* * * * * * * * *
In 2011, Crowded Fire Theater presented the Bay area premiere of Young Jean Lee's satire, Songs of the Dragons Flying to Heaven (which tackled Asian stereotypes with a refreshing dash of sarcasm). The company recently launched its 2016-2017 season with the Bay area premiere of Lee's raucous treatment of African American stereotypes entitled The Shipment. Co-directed by the company's artistic director, Mina Morita, and resident artist Lisa Marie Rollins, The Shipment may have audiences wondering how, in this tense time when accusations of cultural appropriation are launched at the slightest provocation, a Korean-American playwright can get away with writing a play about African Americans.

William Hartfield and Nican Robinson perform Rami Margron's
choreography in a scene from The Shipment (Photo by: Pak Han)

How does Lee do it? By using a lightning-fast bit of authorial legerdemain (a brilliant gimmick revealed in the play's final moments) which leaves some members of the audience gasping in disbelief while others cringe with the shock of recognition. It's a trick which would leave writers like Rod Serling and M. Night Shyamalan cackling with glee.

Billed as "An Incisive Comedy That Upends Black American Stereotypes In Media and American Entertainment," The Shipment is divided into two sections. The first, played largely in front of a red curtain, has some elements of a minstrel show but satirizes the ways in which black performers have been seen onstage and on screen. Their comedy bits may range from a Good Cop/Bad Cop scenario to a scene in which two local drug dealers are slaughtered after "Mama" (Nkechi Emeruwa) announces her plans to take over their corner and their customers.

Michael Wayne Turner III, Nkechi Emeruwa, and Nican Robinson
are in the cast of The Shipment (Photo by: Pak Han)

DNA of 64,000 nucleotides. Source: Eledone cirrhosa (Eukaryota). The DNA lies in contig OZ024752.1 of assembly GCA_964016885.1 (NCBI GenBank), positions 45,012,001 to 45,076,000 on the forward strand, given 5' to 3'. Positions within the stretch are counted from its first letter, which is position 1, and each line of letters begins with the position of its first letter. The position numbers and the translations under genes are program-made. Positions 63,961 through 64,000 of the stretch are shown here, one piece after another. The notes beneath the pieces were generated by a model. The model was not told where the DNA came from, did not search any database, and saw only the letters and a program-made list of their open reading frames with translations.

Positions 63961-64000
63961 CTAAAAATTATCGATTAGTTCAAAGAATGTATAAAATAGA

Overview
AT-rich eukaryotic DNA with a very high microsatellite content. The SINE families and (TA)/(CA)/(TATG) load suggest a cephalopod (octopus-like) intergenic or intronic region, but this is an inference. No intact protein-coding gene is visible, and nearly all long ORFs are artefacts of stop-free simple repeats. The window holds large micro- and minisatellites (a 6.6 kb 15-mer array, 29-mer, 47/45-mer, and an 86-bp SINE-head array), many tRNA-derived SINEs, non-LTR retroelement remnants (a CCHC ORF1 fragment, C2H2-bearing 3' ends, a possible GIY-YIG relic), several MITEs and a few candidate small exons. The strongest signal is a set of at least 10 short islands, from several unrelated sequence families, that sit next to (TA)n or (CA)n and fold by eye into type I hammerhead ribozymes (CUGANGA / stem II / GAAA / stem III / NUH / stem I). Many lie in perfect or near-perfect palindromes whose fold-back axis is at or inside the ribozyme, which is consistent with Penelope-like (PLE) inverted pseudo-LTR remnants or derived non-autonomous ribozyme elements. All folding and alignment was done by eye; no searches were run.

Another routine involves a young black man named Omar (Michael Wayne Turner III) whose upscale parents want him to study so he can become a doctor or lawyer but whose dream is to become a rapper.

Michael Wayne Turner III as Omar in a scene from
The Shipment (Photo by: Pak Han)

Perhaps the most jaw-dropping segment is performed by Howard Johnson, Jr. as a stand-up comedian whose performance style and raunchy jokes resemble the work of Chris Rock and Eddie Murphy but whose particular fetish is talking about "poop."

Howard Johnson, Jr. portrays a stand-up comedian in The Shipment
(Photo by: Pak Han)

While Lee is obviously trying to push people's buttons with some the scatological jokes in Johnson's monologue, they pale in comparison to a joke so notorious that a documentary was made about it (The Aristocrats). Here's Gilbert Gottfried's rendition of that classic bit of blue humor.

The second half of The Shipment takes place in the apartment where Thomas (Howard Johnson, Jr.) has invited some friends over for a party. Unfortunately, it's not the kind of party anyone would really want to attend. A lonely and manipulative narcissist, Thomas is planning to commit suicide that night and wants to have some of the people he knows on hand. Tastefully designed by Deanna L. Zibello, his living room looks as if it could have been copied from an interior design magazine. Some of his friends are dressed in tuxedos. Tomasina (Nkechi Emeruwa) wears a stylish outfit designed by Keiko Shimosato Carreiro.

The cast of The Shipment (Photo by: Pak Han)

But as Thomas plays one manipulative trick after another on his guests (are they going to die with him?) it becomes obvious that this could be the kind of suicide that has been modeled after daytime soap operas. How his guests manage to survive draws plenty of laughter from the audience, but you'll need to experience Lee's play in person to understand why. The five-member ensemble (including William Hartfield, Howard Johnson, Jr., and Nkechi Emeruwa) does a splendid job with Lee's writing. Nican Robinson and Michael Wayne Turner III continually steal the show.

Performances of The Shipment continue through October 15 at Thick House (click here for tickets).